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Built-in GPS Aids 4,000-Mile Migration of Pacific Salmon

By Michele Berger
Published: February 6, 2014

Juvenile Chinook salmon use the Earth’s magnetic field to orient themselves, a new study from Oregon State University shows. (Tom Quinn and Richard Bell)

Even if juvenile Pacific salmon have never before migrated, they innately know where to go. New research published today in Current Biology reveals that these fish have a sort of built-in GPS system that allows them to position themselves and move according to the Earth’s magnetic fields.

“Before the fish even hit the ocean, they have information about how they should orient to reach, or remain in, favorable locations,” lead researcher Nathan Putman, Ph.D., of Oregon State University, said in a news release. How do they know where to go?

To figure that out, Putnam, along with David Noakes, Ph.D., director of OSU’s Oregon Hatchery Research Center and a team, first looked at more than a half-century’s worth of salmon fishery catches along the Canada-United States border to identify fish swimming routes. By comparing these data to the Earth’s magnetism at key entry points, the scientists learned that where the fish ended up was mostly determined by how closely the magnetic signature resembled that of the previous year.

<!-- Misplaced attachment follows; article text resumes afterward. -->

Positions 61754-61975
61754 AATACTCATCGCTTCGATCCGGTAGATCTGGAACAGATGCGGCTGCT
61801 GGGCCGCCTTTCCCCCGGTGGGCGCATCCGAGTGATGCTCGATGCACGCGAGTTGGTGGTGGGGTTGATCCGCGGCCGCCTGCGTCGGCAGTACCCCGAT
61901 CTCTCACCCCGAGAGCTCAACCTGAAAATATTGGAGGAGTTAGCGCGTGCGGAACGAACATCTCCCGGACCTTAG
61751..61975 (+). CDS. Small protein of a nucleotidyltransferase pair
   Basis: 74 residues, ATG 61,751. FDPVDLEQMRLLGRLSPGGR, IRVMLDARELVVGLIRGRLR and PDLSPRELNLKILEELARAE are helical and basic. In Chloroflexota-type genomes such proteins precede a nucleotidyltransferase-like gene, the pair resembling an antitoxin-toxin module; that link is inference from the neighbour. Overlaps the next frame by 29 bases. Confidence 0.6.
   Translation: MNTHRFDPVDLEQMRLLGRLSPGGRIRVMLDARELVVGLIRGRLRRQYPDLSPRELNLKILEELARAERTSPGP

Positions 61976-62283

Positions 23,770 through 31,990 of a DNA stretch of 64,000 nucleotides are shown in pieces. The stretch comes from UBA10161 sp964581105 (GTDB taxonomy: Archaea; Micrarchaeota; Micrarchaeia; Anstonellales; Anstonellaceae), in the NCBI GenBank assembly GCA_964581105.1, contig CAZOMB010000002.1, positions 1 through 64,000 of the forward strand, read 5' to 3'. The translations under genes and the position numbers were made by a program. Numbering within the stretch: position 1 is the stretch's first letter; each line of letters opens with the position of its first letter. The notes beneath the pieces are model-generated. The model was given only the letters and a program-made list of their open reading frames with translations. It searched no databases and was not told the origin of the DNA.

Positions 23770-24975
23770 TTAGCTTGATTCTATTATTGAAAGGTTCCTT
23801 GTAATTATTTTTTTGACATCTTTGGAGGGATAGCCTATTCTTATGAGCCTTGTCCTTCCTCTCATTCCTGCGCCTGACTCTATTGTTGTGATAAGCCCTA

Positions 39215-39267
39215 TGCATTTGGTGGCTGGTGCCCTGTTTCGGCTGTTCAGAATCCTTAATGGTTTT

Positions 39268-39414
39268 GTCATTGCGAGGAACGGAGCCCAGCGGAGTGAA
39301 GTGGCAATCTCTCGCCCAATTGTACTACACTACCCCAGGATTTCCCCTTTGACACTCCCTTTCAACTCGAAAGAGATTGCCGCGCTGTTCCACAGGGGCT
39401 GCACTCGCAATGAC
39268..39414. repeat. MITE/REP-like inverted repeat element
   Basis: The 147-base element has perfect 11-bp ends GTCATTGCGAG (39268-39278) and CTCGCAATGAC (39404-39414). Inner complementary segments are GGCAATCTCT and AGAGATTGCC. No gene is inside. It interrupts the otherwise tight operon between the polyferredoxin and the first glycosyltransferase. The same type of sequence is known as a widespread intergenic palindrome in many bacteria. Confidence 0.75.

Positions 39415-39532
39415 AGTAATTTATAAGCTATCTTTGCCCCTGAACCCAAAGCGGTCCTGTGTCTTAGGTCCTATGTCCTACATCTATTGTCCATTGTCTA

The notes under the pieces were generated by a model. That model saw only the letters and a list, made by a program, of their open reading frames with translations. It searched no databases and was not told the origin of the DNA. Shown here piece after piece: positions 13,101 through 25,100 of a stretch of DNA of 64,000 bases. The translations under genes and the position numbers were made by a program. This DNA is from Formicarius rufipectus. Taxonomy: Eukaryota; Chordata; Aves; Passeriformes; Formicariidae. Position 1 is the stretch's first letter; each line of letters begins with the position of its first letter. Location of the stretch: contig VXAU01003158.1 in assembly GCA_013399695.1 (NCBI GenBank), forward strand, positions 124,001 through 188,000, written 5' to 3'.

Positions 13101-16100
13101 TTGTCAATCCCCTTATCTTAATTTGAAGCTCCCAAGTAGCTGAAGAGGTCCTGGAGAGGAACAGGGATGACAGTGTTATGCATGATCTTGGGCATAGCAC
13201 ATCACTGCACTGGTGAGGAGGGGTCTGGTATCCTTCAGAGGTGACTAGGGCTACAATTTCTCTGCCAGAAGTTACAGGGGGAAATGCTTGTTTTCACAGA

(MORE: Meet the First Fish Ever Removed from Endangered Species List

With that information in hand, they then created a tank and coil system in the lab that allowed them to manually change the magnetic pull and see in which direction more than 1,000 young fish swam.

“You put the fish in the bucket, let the fish adjust to being there, then switch on the magnetic field,” Noakes told weather.com. “Now you’re suddenly in Alaska. We tell the fish that magnetically they’re north of where they’re supposed to be. They turn around and swim south. If we change the direction and tell them they’re in Hawaii, they turn around and swim north.”

An individual juvenile, he added, has never been anywhere before. Yet “it knows where it is now and it knows where it’s supposed to get to.”

These findings could have implications for where to locate these fish in the ocean. They also suggest that raising Chinook salmon in hatcheries — with iron-reinforced bars in the concrete, for example, or in metal tanks — could mess with the internal compass of the swimmers.

Juvenile salmon face their highest mortality during the period when the first enter the ocean,” Putman said. “Anything that makes them navigate less efficiently is a concern because if they take a wrong turn and end up in a barren part of the ocean, they are going to starve.”

To view the paper, “An Inherited Magnetic Map Guides Ocean Navigation in Juvenile Pacific Salmon” from Current Biology, click here

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A red lionfish swims in the aquarium of the Schonbrunn zoo in the gardens of the Schoenbrunn Palace in Vienna on Oct. 16, 2012. (Alexander Klein/AFP/Getty Images)


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